Understanding the rare disease alkaptonuria: the role of oxidative stress, inflammation and amyloidosis
Alkaptonuria (AKU) is an ultra-rare disease that was recognized among the first inborn errors of metabolism. In AKU, an altered activity of the enzyme homogentisate 1,2-dioxygenase (HGD) occurring upon gene mutation lead to a defective metabolism of the aromatic amino acids Tyrosine and Phenylalanine. Such a defect causes the accumulation of a metabolite, namely homogentisic acid (HGA), in body fluids. It is known that HGA can undergo spontaneous oxidation into a benzoquinone acetate (BQA) compound, followed by polymerization (through still unknown mechanisms) into brown-black (ochronotic) pigments.
AKU manifests through a characteristic temporally related triad of symptoms due to the presence of HGA, such as:
- Excretion of HGA with urine (turning black upon standing, hence the name of ‘black urine disease’)
- Ochronosis (bluish-black discolouration of connective tissues in eyes, ears, joints, cardiac valves… hence the name of ‘black bone disease’)
- Early-onset arthritis-like damage due to deposition of an ochronotic pigment in joints and spine, which causes severe pain and greatly reduces patients’ quality of life.
Similarly to many other rare conditions, however, the paucity of cases and difficulties in collecting and studying patients’ samples hindered the clarification of the molecular mechanisms of AKU. To overcome this problem, we established a range of human serum-, cell- and tissue- based human models to reproduce and analyse under controlled laboratory conditions the effects of HGA and BQA. These models revealed unequivocally that HGA and BQA toxicity was mediated by oxidative stress, inflammation and amyloidosis.
Oxidative stress in AKU
Protein carbonyls are considered major hallmarks of oxidative stress. We showed that HGA can increase protein carbonyls in a chondrocytic cell line in vitro, and found that oxidation was mainly directed towards proteins with structural functions, involved in protein folding, and proteins of the stress response. Chondrocytes from AKU donors showed a similar pattern of oxidation. Analogously, human serum showed an increased protein carbonylation on in vitro treatment with HGA, a phenomenon that could be partially counteracted by common anti-oxidant molecules. The HGA-induced oxidation of serum proteins was more relevant for albumin, haptoglobin, ceruloplasmin, and transferrin, considered as major contributors to the redox-balance of blood. When challenged with HGA, human serum showed also an increased protein thiol-oxidation.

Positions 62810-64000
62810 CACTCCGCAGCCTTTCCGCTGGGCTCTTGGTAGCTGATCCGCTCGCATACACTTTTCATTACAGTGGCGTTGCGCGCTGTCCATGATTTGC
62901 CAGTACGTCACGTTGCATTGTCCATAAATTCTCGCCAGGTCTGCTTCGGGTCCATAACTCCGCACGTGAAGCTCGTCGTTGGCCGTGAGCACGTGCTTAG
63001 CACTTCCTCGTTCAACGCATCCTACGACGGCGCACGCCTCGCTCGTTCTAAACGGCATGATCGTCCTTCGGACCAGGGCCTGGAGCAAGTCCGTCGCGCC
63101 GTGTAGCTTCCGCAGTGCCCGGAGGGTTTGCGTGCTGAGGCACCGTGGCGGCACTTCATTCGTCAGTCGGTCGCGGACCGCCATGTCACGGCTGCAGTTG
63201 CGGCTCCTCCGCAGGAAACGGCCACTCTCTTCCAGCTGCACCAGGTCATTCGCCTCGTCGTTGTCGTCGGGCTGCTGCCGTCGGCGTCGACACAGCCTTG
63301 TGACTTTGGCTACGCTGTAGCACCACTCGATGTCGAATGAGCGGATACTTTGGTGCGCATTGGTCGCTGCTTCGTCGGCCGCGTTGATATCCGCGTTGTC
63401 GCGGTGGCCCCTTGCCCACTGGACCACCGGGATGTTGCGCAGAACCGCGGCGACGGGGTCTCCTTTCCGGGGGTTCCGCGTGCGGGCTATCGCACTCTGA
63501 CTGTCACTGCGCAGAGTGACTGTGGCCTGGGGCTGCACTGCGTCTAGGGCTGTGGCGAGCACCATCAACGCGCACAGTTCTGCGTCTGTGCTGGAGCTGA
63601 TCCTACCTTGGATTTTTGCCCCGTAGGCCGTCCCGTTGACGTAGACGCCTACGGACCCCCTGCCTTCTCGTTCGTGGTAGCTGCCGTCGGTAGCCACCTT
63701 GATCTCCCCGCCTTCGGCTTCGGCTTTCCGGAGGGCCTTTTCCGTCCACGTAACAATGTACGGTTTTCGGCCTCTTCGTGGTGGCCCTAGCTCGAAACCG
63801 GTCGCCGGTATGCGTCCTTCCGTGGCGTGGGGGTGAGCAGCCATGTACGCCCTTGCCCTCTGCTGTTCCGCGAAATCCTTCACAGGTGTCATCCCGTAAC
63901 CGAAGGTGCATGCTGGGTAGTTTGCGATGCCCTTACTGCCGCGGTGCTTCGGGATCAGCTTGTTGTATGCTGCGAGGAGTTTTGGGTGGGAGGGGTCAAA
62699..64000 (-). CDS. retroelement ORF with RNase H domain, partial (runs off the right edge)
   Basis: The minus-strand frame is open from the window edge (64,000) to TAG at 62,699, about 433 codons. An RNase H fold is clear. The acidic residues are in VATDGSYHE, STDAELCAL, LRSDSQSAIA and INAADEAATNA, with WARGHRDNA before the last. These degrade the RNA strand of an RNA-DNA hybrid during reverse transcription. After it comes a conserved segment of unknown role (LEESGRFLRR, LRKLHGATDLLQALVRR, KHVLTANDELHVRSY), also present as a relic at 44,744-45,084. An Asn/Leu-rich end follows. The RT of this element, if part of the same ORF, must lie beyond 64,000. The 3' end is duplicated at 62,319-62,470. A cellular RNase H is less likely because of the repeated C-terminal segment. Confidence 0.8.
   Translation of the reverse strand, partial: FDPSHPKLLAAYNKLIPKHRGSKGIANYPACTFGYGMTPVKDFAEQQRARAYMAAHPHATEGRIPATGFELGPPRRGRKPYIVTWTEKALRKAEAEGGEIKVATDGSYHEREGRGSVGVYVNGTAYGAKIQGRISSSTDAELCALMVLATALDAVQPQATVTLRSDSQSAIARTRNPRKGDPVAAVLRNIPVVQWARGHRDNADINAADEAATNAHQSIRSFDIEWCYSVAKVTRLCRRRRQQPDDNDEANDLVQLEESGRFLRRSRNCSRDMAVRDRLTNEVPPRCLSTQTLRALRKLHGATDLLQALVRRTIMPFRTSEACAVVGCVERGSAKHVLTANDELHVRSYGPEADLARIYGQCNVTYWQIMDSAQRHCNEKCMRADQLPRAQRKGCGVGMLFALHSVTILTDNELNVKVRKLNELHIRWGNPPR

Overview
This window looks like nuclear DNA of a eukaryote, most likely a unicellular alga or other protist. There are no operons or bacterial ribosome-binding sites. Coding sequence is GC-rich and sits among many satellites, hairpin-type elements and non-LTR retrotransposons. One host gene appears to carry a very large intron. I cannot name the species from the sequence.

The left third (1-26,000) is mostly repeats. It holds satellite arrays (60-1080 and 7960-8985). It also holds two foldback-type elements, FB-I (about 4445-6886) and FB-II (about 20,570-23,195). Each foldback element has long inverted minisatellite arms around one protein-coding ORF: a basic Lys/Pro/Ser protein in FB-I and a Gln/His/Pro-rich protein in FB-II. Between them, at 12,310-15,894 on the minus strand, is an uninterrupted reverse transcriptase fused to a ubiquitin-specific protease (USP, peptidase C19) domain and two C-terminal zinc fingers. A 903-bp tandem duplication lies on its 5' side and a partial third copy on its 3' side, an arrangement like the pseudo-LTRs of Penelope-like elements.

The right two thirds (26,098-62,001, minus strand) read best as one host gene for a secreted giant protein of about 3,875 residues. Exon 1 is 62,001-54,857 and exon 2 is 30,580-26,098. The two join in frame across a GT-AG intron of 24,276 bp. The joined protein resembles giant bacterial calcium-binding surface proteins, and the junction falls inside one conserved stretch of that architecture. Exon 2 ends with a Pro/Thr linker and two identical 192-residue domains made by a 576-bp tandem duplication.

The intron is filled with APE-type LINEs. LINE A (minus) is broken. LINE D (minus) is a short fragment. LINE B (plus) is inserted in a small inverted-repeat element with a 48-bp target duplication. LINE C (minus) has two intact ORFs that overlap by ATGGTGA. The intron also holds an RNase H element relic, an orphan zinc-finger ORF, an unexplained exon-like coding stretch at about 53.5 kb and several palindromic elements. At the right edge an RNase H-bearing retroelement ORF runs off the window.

The analysis of protein repertoires in our AKU models revealed that HGA could significantly alter the abundance of specific proteins involved in the oxidative stress response, ultimately pointing out that such an alteration, coupled with protein oxidation, may lay the basis in vivo for protein aggregation and production of ochronotic pigment.
Inflammation in AKU
Human chondrocytes treated in vitro with HGA and chondrocytes from AKU donors showed clues of lipid peroxidation, inflammation and release of pro-inflammatory cytokines. The same could be observed for cardiac valves from AKU patients, where oxidized lipids were present in co-localization with the alkaptonuric ochronotic pigment. Oxidized lipids are cytotoxic and known to attract inflammatory cells. This finding suggested a strict correlation between cytotoxicity of ochronotic pigment and inflammation.
Amyloidosis in AKU
The term “amyloid” refers to insoluble fibrous protein aggregates commonly found in some degenerative diseases. Oxidative stress, together with chronic inflammation, plays a central role for amyloid fibril formation and deposition. Our in vitro and ex vivo AKU models highlighted the amyloid nature of the HGA-related ochronotic pigment and allowed the classification of AKU as a secondary, reactive amyloidosis due to deposition of serum amyloid A (SAA).
Concluding, our studies in AKU models suggested that a vicious cycle could be generated in AKU (Fig. 1): HGA, through generation of oxidative stress and inflammation, can promote degeneration of joints. In parallel, an impaired anti-oxidant machinery can promote the aberrant production of proteins ultimately leading to secondary amyloidosis. Amyloid itself may be cytotoxic and function as a scaffold for the production of ochronotic pigment. This is an example on how establishing models to study a rare disease such as AKU might shed light onto its molecular mechanisms, helping to setting up a dedicated cure.
Braconi D, Millucci L, Bernardini G, Santucci A.
University of Siena, Dept. Biotechnology, Chemistry and Pharmacy, Siena, Italy
Oxidative stress and mechanisms of ochronosis in alkaptonuria.
Braconi D, Millucci L, Bernardini G, Santucci A.
Free Radic Biol Med. 2015 Nov
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